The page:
11:18 He just smokes weed, and I tell him he's not supposed to, but he doesn't listen to me.

BUT MAYBE HE'LL LISTEN NOW.

SOQ.>

b-roll shots:

* students congregating at a parking lot near the school, where investigators say dealers sold drugs

* students walking out of Yreka High School

* wide shots of school (quiet)

* close shots of statue of Yreka High mascot

* blurred video of students walking through campus

* 2-shot of Misa and Shannon Shelbock

* wide-shot and close-up of school signs

* Mount Shasta City Hall exterior

* Mount Shasta City interior (wide-shot pan of office)

* close-up of Jane Doe's business card

Nat sound: students chatting

Transcription of sound bites: I threw away my notes immediately after I finished the project. I can tell you most of the sound was about the undercover investigator.

Description of stand-up (unused): We're told the undercover investigator never broke out of character. Police say he socialized with students here during lunch (pointing to crowd of students in parking lot) and at after school events.

***

Okay, drug bust story. Yawn. The word "yesterday" in the lead-in. Twice, no less. Double yawn. Yesterday means yesterday's news.

And then, about halfway through the lead-in it gets really interesting. A City Council member is allegedly a drug dealer!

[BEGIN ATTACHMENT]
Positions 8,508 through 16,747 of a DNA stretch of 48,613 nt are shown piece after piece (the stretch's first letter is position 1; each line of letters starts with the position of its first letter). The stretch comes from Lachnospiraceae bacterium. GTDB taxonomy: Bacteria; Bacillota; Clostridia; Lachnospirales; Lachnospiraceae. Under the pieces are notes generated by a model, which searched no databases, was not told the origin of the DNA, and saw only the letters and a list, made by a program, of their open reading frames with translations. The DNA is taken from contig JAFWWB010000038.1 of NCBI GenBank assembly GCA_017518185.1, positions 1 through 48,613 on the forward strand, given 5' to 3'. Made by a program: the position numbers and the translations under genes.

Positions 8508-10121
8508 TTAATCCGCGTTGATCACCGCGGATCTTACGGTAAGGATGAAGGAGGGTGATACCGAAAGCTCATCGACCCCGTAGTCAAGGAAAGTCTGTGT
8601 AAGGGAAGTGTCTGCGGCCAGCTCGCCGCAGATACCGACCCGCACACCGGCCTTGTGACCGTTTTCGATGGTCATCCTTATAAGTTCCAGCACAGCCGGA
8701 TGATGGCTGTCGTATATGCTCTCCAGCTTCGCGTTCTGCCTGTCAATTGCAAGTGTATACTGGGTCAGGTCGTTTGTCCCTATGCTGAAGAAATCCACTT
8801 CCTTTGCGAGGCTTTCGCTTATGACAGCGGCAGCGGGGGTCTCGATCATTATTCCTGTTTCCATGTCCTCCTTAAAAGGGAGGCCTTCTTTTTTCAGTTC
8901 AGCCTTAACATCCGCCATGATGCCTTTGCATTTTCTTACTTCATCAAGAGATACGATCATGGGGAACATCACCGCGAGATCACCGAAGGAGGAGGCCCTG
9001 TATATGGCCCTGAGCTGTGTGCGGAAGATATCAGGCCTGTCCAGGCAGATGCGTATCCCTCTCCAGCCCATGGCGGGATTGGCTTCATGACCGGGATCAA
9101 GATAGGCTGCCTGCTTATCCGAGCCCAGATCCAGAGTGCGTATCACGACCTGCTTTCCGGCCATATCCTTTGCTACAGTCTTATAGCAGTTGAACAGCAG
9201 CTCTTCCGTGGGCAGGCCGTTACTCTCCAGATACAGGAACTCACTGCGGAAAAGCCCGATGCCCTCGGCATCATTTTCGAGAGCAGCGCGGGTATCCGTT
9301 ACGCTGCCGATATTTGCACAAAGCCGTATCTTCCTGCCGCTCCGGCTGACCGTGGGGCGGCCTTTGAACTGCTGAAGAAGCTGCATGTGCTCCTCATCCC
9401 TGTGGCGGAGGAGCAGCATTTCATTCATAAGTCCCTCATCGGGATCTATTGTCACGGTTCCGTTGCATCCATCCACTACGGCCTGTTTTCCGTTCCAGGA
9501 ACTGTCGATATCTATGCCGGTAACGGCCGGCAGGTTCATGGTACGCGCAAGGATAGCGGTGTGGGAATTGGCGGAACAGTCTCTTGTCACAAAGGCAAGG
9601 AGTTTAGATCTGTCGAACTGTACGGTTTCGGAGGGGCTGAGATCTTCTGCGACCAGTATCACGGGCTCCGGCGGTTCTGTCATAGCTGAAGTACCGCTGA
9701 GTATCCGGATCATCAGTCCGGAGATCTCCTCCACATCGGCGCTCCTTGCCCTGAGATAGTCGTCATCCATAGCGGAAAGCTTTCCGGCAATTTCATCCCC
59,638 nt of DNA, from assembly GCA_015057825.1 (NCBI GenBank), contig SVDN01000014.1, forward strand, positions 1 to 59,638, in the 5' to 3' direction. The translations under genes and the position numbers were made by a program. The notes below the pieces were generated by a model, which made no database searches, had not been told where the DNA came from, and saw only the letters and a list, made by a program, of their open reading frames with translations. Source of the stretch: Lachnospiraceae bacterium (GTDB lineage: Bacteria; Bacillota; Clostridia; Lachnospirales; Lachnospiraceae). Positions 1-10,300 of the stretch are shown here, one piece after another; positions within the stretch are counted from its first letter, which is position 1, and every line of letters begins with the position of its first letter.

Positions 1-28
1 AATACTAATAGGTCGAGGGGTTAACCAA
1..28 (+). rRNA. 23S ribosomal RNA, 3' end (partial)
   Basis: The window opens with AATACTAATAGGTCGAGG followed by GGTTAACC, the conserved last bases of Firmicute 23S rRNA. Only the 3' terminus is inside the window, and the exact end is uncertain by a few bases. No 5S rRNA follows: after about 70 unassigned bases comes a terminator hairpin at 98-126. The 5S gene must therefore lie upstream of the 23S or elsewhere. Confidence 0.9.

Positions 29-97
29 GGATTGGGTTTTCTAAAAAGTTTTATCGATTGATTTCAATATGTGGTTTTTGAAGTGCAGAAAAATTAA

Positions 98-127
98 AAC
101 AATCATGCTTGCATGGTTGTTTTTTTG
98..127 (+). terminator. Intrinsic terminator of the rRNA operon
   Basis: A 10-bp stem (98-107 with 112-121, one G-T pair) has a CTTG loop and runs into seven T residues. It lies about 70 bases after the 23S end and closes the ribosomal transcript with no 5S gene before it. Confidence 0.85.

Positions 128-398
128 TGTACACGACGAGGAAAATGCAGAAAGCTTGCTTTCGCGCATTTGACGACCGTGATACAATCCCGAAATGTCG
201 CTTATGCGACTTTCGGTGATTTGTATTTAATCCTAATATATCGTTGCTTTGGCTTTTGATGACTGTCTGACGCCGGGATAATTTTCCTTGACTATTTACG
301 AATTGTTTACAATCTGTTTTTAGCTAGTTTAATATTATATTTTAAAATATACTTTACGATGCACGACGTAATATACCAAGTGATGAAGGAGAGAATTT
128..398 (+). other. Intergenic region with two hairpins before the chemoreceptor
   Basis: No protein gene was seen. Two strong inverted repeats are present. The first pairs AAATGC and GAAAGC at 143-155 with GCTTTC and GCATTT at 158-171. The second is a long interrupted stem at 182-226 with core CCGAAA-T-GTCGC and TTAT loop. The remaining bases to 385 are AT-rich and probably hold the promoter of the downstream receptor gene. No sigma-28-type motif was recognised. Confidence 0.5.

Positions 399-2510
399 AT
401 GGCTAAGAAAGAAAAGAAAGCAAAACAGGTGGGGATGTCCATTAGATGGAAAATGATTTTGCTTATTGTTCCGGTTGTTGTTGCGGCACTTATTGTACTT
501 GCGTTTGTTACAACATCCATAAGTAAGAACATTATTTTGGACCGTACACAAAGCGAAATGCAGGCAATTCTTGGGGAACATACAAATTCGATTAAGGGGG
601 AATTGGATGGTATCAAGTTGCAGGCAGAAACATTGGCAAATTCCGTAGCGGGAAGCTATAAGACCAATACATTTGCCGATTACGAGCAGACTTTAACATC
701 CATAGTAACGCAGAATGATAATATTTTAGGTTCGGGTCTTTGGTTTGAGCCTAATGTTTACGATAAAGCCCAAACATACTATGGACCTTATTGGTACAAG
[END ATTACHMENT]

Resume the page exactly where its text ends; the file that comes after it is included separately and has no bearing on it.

You not only buried the lead, you poured cement over it, dumped in Jimmy Hoffa's body and built a stadium on top of it. This is a watercooler story. No one is going to be surprised that kids are buying drugs, no one is surprised that drug dealers hang out near schools, but they sure will be talking about an elected official who might be selling them to their little darlings.

So, let's start with the lead-in so that it grabs the viewer by the throat and won't let go. And remember, everything in present tense. Tell the viewer what is happening NOW.


Intro: Council Member Jane Doe is behind bars tonight (or out on bail), after police found more than thirty pounds of marijuana in her home that was apparently earmarked for sale to your children. She's allegedly part of a 32-person drug ring that was exposed by an undercover sting operation... one that no doubt has parents worried about security around school campuses. Joe Normal tells us that for many students, drug dealers at recess are nothing new.

Now to the package, and I'm going to assume you were assigned to do a story at the school while another reporter covered the political angle. (If not, you really missed the important part of the story.) Also, there's not much in the way of nat sound. You really needed some classroom video, closing lockers, cafeteria chatter, whatever. But I'll work with what you've got. And you shot a standup, which looks decent, but didn't use it. You need a standup in every package except for a funeral story.


NAT BREAK, Students walking out of school.

VOICEOVER: When the final bell rang today, students at Yreka school were greeted by a school bus or a parent... and not by a drug dealer. Marijuana is no longer on the lunch menu either after authorities cleaned up the streets around the school... thanks to a cop who went undercover and enrolled as a student.

STANDUP: We're told the undercover investigator never broke out of character. Police say he socialized with students here during lunch (pointing to crowd of students in parking lot) and at after school events.